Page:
Matt Klentak was named vice president & general manager of the Phillies on October 26, 2015, at 35 years old, making him the youngest GM in club history.
In 2016, the Phillies improved their win total by eight games (from 63 to 71 wins), which tied for the sixth-best improvement in MLB from 2015 to 2016. Notably, the starting pitchers collectively recorded an improvement of 8.1 WAR from 2015 to 2016, representing the most improved starting rotation in all of baseball over that time. The club also reduced the average age of the Opening Day roster from 29.6 in 2015 (the seventh-oldest) to 28.3 in 2016 (the third-youngest). This age reduction of 1.3 years ranked second in all of baseball.
In 2017, the club experienced significant improvements as the season progressed, finishing with a 37-36 record in its final 73 games, including a 15-13 mark in September. This improvement was driven principally by the performance of the team's offense, which scored nearly a full run per game more after the All-Star break (4.77) than before (3.82). This improvement also corresponded with a reduction in the average age of the team's roster from Opening Day (28.67) to August 31 (27.03).
The Phillies continued their youth movement in 2018 and opened the season with the youngest roster in all of baseball (26.9). Led by first-year manager Gabe Kapler, the team spent 34 days in first place through mid-August, and the overall 14-game improvement (from 66 wins to 80 wins) represented the fifth-best mark in Phillies franchise history. The team was led by a starting rotation that featured Aaron Nola and his third place Cy Young Award performance, plus free agent acquisition and former Cy Young Award winner Jake Arrieta. Collectively, the starting rotation produced 15.5 WAR, which was the third-best mark in the National League. The bullpen, whose collective 4.1 WAR ranked fourth in the NL, received a major boost with the recall of Seranthony Domínguez in May, and the offense was powered by 25-year-old Rhys Hoskins and free agent signing Carlos Santana. Wilson Ramos, acquired in a late-July trade from the Rays, also had a significant impact on the offense down the stretch.
In player development, the Phillies' domestic minor league affiliates collectively posted a .549 winning percentage in 2018, with four affiliates qualifying for the playoffs. Phillies minor league pitchers posted a collective 3.49 ERA, which ranked third in professional baseball, and the organization's .981 fielding percentage was the best in baseball. The combined winning percentage of .553 from 2015-18 also represents the best mark in all of baseball. In June, the club selected third baseman Alec Bohm from Wichita State University with its first-round pick.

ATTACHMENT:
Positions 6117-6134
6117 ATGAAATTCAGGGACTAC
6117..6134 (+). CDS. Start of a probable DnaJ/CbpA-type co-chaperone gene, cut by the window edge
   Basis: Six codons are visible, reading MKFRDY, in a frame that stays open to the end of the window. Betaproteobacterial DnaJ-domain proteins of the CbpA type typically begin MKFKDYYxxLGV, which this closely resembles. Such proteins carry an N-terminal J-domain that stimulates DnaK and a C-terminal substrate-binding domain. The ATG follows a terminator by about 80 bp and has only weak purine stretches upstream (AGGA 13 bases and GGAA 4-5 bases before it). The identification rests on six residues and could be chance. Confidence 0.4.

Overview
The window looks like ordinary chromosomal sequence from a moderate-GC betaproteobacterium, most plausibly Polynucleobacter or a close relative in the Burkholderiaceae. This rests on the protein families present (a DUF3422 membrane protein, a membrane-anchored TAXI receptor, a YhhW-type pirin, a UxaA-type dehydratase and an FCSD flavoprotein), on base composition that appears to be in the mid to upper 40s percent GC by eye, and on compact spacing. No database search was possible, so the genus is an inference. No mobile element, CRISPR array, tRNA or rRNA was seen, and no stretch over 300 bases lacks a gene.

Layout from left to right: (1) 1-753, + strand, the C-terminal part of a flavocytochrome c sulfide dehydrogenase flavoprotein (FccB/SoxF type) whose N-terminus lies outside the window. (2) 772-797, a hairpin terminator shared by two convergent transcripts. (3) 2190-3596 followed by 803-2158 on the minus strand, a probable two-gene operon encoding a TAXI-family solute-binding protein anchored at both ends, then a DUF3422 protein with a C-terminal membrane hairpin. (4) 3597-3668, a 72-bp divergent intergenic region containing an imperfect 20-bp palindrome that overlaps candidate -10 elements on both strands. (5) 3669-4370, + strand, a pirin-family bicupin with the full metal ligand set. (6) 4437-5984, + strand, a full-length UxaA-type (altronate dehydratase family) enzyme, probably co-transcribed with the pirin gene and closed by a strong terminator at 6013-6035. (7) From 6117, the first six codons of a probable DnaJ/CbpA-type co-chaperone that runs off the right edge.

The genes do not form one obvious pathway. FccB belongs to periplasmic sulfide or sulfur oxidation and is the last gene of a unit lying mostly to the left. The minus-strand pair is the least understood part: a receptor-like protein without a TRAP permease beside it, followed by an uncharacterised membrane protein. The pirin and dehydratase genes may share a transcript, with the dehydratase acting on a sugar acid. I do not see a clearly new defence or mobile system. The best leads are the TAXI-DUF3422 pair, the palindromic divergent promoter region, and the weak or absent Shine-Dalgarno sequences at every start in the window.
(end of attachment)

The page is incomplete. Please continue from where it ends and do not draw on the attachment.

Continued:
Heading into 2019, the Phillies spent their offseason seeking to improve both the team's run production and run prevention. The first move of the offseason was a trade with Seattle in early December in which the Phillies acquired two-time All-Star shortstop Jean Segura and relief pitchers Juan Nicasio and James Pazos in exchange for Santana and J.P. Crawford. The inclusion of Santana in the trade allows Hoskins to shift from left field to first base in 2019, which paved the way for the signing of outfielder and former NL MVP Andrew McCutchen later in December. The bullpen was further strengthened with the acquisition of José Alvarez from the Angels and the free agent signing of David Robertson. In February of this year, the club acquired All-Star catcher J.T. Realmuto and signed All-Star right-hander Nola to a four-year contract with a club option for 2023. On March 1, the Phillies landed free agent outfielder Bryce Harper, signing the 2015 NL MVP and six-time All-Star to a 13-year contract. The club also promoted three players to the 40-man roster in November: SS Arquímedes Gamboa, RHP Édgar García and RHP Adonis Medina.
Before joining the Phillies, Matt spent four years (2012-15) as assistant GM of the Los Angeles Angels under GM Jerry Dipoto. During his tenure with the Angels, the club won the American League West Division title in 2014 and averaged 87 wins per season. Prior to his time with Los Angeles, Matt worked under Andy MacPhail as director of baseball operations for the Baltimore Orioles for four years (2008-11), where he assisted in scouting, player development, contract negotiations and the construction and management of the 40-man roster. While in Baltimore, MacPhail and Klentak acquired players who would play significant roles in helping the club reach the postseason in 2012, 2014 and 2016.
Matt's resume also includes working four years (2004-07) in Major League Baseball's Labor Relations Department, where he served as a primary contact for club personnel with respect to the interpretation of the Major League Rules, the Collective Bargaining Agreement and other contractual and financial industry practices. He was a key member of the MLB collective bargaining team that successfully negotiated a second consecutive CBA without a work stoppage in 2006. He also spent the 2003 season in the baseball operations department of the Colorado Rockies, where he gained experience in video and advance scouting, coordinated the inflow of all amateur scouting reports and authored several baseball and financial analyses throughout the season.
A native of Medfield, Mass., Matt earned an economics degree in 2002 from Dartmouth College, where he was a four-year baseball letterman, three-year starting shortstop and team captain his senior year. The Big Green won two Ivy League Red Rolfe Division championships (2000 and 2001) during his playing days. Matt and his wife, Lauren, have two young daughters.